Reflecting the Supreme Court’s 2011 decision regarding the scope of protected activity under the FLSA, the U.S. Department of Labor has issued Fact Sheet 77A, summarizing the Department’s view of the FLSA’s anti-retaliation provision. Simultaneously, the Department also issued fact sheets addressing retaliation under the FMLA and the Migrant and Seasonal Agricultural Worker Protection Act.
Fact Sheet 77A sets forth the DOL’s assessment of the current legal landscape, including the Kasten decision, holding that the FLSA’s anti-retaliation provision (29 U.S.C. § 215(a)(3)) protects complaining employees “regardless of whether the complaint is made orally or in writing.” The fact sheet goes further, addressing the question the Supreme Court declined to answer in Kasten: namely, whether such written or oral complaints can be protected if made internally, or whether to be protected such complaint must be made formally to the Department of Labor or through a formal filing of a claim (i.e., a lawsuit). In the DOL’s view “most courts have ruled that internal complaints to an employer are also protected.” While this view has been endorsed in multiple forums, notably, courts within the Second Circuit have continued to adhere to the Second Circuit’s 1993 decision in Lambert v. Genesee Hosp., 10 F.3d 46, 55 (2d Cir. 1993), holding that a formal complaint is required. Son v. Reina Bijoux, Inc., 2011 U.S. Dist. LEXIS 116417 at * 12-14 (S.D.N.Y. Oct. 7, 2011) citing Lambert.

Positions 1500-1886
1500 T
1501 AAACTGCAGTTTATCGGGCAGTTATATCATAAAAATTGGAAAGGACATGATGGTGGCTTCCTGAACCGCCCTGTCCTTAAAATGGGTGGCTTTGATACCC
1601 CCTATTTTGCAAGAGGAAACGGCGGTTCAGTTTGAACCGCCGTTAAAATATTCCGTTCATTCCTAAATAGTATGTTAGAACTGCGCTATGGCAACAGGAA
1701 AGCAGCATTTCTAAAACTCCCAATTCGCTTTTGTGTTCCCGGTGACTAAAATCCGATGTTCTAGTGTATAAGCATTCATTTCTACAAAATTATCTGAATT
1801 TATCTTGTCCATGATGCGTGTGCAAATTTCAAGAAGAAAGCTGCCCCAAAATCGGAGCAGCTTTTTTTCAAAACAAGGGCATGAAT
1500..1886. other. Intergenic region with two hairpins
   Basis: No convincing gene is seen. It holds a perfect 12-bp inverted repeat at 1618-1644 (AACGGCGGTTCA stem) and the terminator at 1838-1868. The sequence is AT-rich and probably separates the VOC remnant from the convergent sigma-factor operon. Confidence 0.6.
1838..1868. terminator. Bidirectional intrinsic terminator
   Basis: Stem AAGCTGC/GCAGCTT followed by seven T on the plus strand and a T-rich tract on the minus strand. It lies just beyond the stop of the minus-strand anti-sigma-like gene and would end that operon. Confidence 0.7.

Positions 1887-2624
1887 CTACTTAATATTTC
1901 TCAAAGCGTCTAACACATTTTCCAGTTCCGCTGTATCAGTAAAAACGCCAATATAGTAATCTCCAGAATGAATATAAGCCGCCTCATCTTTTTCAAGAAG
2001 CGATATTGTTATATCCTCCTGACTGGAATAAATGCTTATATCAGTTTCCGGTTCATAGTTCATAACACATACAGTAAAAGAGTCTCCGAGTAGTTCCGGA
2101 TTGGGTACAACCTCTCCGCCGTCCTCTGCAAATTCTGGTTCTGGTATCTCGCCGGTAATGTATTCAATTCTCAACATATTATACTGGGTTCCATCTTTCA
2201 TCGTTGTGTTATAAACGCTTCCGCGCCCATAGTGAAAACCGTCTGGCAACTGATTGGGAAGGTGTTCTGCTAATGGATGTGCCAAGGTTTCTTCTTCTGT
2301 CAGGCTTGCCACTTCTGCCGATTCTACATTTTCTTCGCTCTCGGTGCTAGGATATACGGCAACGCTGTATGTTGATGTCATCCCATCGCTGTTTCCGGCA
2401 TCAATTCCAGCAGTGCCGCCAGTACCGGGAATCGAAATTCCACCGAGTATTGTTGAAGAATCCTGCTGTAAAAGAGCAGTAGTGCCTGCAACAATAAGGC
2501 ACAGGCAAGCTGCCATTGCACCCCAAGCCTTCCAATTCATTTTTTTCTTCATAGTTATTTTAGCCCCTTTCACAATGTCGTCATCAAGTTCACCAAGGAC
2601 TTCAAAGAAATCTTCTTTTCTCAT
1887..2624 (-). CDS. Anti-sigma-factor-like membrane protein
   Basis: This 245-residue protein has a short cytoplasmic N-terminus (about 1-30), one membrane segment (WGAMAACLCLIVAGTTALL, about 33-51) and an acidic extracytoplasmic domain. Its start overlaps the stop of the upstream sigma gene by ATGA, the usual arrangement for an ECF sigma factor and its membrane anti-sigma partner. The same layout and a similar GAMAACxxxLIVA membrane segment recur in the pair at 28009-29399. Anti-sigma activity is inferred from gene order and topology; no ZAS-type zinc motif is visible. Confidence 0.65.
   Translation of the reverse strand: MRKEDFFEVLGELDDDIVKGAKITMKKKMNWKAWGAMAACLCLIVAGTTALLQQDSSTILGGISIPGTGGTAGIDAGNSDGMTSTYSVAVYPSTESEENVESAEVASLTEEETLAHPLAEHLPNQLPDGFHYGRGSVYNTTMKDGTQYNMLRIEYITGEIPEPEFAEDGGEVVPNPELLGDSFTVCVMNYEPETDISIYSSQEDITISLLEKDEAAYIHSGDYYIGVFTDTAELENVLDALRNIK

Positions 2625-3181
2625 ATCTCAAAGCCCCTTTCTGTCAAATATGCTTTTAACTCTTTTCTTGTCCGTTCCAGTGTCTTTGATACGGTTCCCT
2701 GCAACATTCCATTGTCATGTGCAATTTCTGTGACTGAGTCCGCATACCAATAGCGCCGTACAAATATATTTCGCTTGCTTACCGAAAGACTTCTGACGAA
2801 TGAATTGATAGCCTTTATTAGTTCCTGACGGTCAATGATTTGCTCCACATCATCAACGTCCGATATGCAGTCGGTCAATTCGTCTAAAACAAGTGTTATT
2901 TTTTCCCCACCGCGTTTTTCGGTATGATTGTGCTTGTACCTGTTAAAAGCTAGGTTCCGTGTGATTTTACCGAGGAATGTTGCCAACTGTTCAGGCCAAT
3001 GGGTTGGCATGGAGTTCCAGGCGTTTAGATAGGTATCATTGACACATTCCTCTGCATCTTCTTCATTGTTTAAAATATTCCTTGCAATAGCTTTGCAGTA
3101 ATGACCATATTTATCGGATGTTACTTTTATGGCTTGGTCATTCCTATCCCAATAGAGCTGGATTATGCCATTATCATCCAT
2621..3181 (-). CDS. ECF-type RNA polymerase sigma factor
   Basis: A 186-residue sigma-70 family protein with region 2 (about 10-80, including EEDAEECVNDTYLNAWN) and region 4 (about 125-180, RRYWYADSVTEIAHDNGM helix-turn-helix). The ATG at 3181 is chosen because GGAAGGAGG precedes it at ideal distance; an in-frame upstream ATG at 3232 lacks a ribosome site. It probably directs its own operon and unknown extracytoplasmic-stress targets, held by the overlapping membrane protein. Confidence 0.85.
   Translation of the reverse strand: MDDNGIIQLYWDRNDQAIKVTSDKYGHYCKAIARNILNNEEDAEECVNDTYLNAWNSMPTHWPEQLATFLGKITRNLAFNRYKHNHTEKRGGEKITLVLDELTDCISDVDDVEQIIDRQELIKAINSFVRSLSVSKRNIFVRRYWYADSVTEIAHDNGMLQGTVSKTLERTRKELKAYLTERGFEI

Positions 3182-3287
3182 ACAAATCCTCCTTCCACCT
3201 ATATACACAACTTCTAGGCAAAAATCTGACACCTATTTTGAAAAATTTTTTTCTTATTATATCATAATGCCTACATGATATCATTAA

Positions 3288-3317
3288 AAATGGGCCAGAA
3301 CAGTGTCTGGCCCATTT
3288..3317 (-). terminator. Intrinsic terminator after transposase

The DOL’s fact sheet clarifies the Department’s position, but is not “news” to employers who monitor this space or otherwise educate themselves on these issues. Such employers also know that many state laws, including New York’s retaliation provision as modified by the 2011 Wage Theft Prevention Act, provide for greater protections than those contemplated under federal law and discussed in Fact Sheet 77A.